Vermeer Australia provide suggestions on considering the right grinder options. Grinders can be used for applications such as recycling or land clearing operations. Improvements have been made to grinders, making the distinction between tub grinders and horizontal models more obvious. Once a buyer has settled on a grinder type, a wide range of options and horsepower capacities can be chosen. Chris Nichols, Product Manager, Vermeer Environmental Product Group, provides advice in choosing the right grinder model.
According to Nichols, tub grinders perform better with heavy, large-diameter material such as stumps and root balls. However, horizontal models are suitable in processing longer raw materials. This is because while processing longer materials, long branches may be difficult to feed in a tub grinder. Horizontal models have long feed tables and conveyors that guide materials into the grinder, avoiding the material placement and manipulation.
Nichols adds that extra-long feed tables on trailer-mounted Vermeer horizontal grinders allow for loading of long materials without additional cutting. This can be beneficial in land clearing, recycling and storm cleanup applications.
Smaller loading equipment can be used for horizontal grinders, because they have a lower feeding height than a tub grinder. This can be a major factor, depending on the auxiliary equipment that a buyer or renter has on-site.
These grinder categories sometimes come with options that are specific to each. For example, Vermeer Australia offer both track-mounted horizontal units and conventional towed models. In a situation where a single job site may have several debris piles, such as a land clearing job, the self-propelled track-mounted option can be efficient. So instead of towing the machine, it can be moved by the operator, possibly into areas where it could not be towed earlier.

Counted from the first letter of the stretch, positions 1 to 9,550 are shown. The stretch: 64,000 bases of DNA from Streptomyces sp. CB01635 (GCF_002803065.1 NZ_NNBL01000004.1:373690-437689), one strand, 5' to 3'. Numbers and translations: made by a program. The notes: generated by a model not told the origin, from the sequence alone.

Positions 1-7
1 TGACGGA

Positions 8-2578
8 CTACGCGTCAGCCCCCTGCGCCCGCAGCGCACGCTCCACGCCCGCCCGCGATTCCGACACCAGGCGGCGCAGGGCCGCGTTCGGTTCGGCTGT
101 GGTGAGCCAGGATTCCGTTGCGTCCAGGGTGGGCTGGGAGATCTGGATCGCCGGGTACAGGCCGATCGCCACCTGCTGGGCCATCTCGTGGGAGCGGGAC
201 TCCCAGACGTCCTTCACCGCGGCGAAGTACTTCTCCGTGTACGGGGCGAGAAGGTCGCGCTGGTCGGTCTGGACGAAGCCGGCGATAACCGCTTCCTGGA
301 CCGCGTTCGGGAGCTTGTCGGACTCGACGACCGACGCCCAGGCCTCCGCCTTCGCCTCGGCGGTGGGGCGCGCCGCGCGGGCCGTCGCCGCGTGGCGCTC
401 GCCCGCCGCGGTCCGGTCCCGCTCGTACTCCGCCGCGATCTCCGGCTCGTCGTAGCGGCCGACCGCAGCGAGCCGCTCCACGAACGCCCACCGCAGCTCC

Vermeer Australia’s tub grinders offer both loader and non-loader options.
Among the primary advantages of having a grapple loader on the tub grinder is better visibility of the tub, so operators can load material more efficiently. It also helps the operator identify and clear contaminants mixed with materials. Self-contained loaders also eliminate the need for extra pieces of equipment, because transporting or renting a loading unit is not required.
Non-loader machines are common on work sites that include a fleet of multi-purpose loading equipment. Some non-loader tub grinders require multiple auxiliary loaders to meet the production capabilities of the machine.
Grinders in the market range from 100 HP to 1600 HP models. The two factors to be considered while selecting a grinder size include volume and size of material to be processed and necessary mobility.
According to Nichols, customers representing a municipal landfill or private recycling operation may require a unit with high-volume capacity as it is likely that a high daily volume of material can be expected in one central location. In such cases, setup and mobility of the unit is not nearly as important as the necessary capacity.